As Second Month Of Conflict Looms, Regional Economies Feel The Pain – OpEd

By Zaid M. Belbagi

Six weeks into the war in Gaza, the economic cost of the conflict is becoming increasingly clear and harder for decision-makers to justify. Following the Oct. 7 attack, Israel launched a military operation which has led to over 15,000 deaths in Gaza. The war has also had a marked economic impact, both regionally and internationally.

Most pertinently, economic slowdown has struck not only Israel and Palestine but also neighbors Egypt, Jordan, and Lebanon, who are facing a fall in tourism and natural gas supplies. High oil prices brought about by the broader instability of the conflict in the context of existing cuts is also putting other regional economies under significant stresses in the absence of a ceasefire.

Despite its perceived overwhelming superiority in this conflict, Israel’s shekel hit an eight year-low against the US dollar in early October. On Oct. 9, the Israeli Central Bank reportedly announced the sale of up to $30 billion worth of reserves to stabilize the flailing currency. Additionally, with nearly 300,000 Israeli military reservists called up since the outbreak of the war, the economy is experiencing significant labor shortages. According to some reports, a third of Israeli businesses have reported losses or have shut down altogether. 

Though the government has been keen to grow Israel as an international destination, the tourism economy and the country’s international perception have been greatly affected by the conflict. Meanwhile, the temporary closure of the Israeli offshore Tamar gas field has meant an additional loss of export revenue. Chevron’s closure of the site was only reviewed after the visit of the President Joe Biden’s energy security adviser to the region, who offered the possibility of using offshore gas revenue to revive the Gazan economy. The suggestion that Israel’s controversial use of these resources may be shared going forward is indicative of a narrative shift — Israel’s prosperity can no longer be considered separately to the lot of the people of Gaza.

As Israel lurched toward normalization with its neighbors, it has planned to secure economic opportunities in the region. The most important piece in this geopolitical jigsaw is its relationship with Saudi Arabia. Israel’s actions in the conflict have significantly hampered the establishment of economic relations with the largest economy in the region. The emerging partnership, which would have been the most notable move under the Abraham Accords, was brought to a halt amidst Saudi condemnation of Israel’s actions in Gaza in a joint statement by Arab-Islamic states.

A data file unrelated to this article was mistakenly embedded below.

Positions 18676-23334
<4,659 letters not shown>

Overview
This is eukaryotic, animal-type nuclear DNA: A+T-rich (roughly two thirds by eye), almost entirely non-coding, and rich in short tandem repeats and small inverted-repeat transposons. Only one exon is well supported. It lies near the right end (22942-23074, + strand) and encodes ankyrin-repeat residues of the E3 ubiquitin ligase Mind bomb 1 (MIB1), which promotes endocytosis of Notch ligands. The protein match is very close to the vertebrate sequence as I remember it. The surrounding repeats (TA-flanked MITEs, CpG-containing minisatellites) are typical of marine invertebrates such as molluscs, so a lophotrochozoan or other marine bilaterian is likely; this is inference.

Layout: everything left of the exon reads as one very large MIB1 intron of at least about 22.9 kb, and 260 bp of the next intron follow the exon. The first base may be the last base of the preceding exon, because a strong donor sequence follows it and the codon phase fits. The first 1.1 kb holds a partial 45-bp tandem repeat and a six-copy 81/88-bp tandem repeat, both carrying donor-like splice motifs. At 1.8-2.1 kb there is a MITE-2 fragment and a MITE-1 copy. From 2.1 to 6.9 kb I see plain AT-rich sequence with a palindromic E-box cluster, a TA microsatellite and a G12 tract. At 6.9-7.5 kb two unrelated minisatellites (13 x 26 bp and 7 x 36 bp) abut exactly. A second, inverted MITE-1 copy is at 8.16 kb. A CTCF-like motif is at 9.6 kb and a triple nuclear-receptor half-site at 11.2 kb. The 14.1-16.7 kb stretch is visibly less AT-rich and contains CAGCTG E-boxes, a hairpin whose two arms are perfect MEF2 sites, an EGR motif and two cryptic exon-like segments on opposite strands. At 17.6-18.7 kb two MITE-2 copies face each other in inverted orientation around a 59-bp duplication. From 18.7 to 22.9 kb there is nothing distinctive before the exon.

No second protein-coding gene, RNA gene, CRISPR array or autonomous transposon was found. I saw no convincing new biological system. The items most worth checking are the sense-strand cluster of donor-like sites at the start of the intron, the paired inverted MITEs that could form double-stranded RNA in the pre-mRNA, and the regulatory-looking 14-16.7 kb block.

The conflict has also acted as an important barometer of the existing relationships under the Abraham Accords, such as with Morocco, Sudan, and the UAE, where governments face balancing economic and diplomatic relations with Israel and strong pro-Palestinian sentiments among their populations.

The economic repercussions of the conflict have also been felt in Egypt, the only country other than Israel to border Gaza, which has faced significant financial losses since the conflict began. Most notably, the temporary closure of the Tamar field has severely reduced Egypt’s natural gas supply amid major economic problems. Egypt depends on Israeli gas for liquefaction as per a 2022 agreement under the East Med Gas Forum. After storing a portion of the liquified gas for domestic use, Cairo exports the remainder. Therefore, the closure of the field has impacted both Egyptian domestic supply and export revenue, as well as its electricity generation capacity at a time when the country is facing prolonged power cuts. 

Having already experienced a fall in tourism in the Sinai peninsula owing to terrorist activity in recent years, the area has seen a further fall in bookings amongst tourists seeking winter sun. Bordering Gaza, the Sinai is somewhat exposed, as illustrated by the explosion of unidentified projectiles at two coastal towns in Egypt that injured six in late October. Concerns are so great that Egyptian Red Sea resorts have reportedly faced an 80 percent reduction in tourist activity.

Egypt now faces a precarious domestic economic situation in the run up to the presidential elections in December. On Nov. 18, the International Monetary Fund announced a possible augmentation of its 2022 $3 billion loan program in light of the economic difficulties posed by the ongoing war.

The cost of rebuilding Gaza is unfathomable. It has been estimated by the World Bank at $485 million, with the UN adding that the humanitarian needs of the Gazan people to be as high as $1.2 billion by the end of the year. This gargantuan task, alongside the strain on regional economies, will be the lasting consequence of Israel’s war.

Though oil prices have historically been susceptible to fluctuation in the face of regional and global conflict, the current conflict served as a basis OPEC+ member states to maintain voluntary cuts to keep prices high. The war has also put a spotlight on vital proposed global economic partnerships such as The India-Middle East-Europe Economic Corridor announced in September at the G20 Summit in New Delhi. The proposed corridor would create a trade route connecting India to Europe via the Middle East, including Israel. However, escalations since Oct. 7 have shed light on the physical threats to building such infrastructure.

As the war continues to take its toll, the only factors that will bring it to an end will be the cost to Israel and any leverage OPEC+ can wield over the US by keeping oil prices high — until then, the people of Gaza will pay the highest price.

• Zaid M. Belbagi is a political commentator and an adviser to private clients between London and the GCC.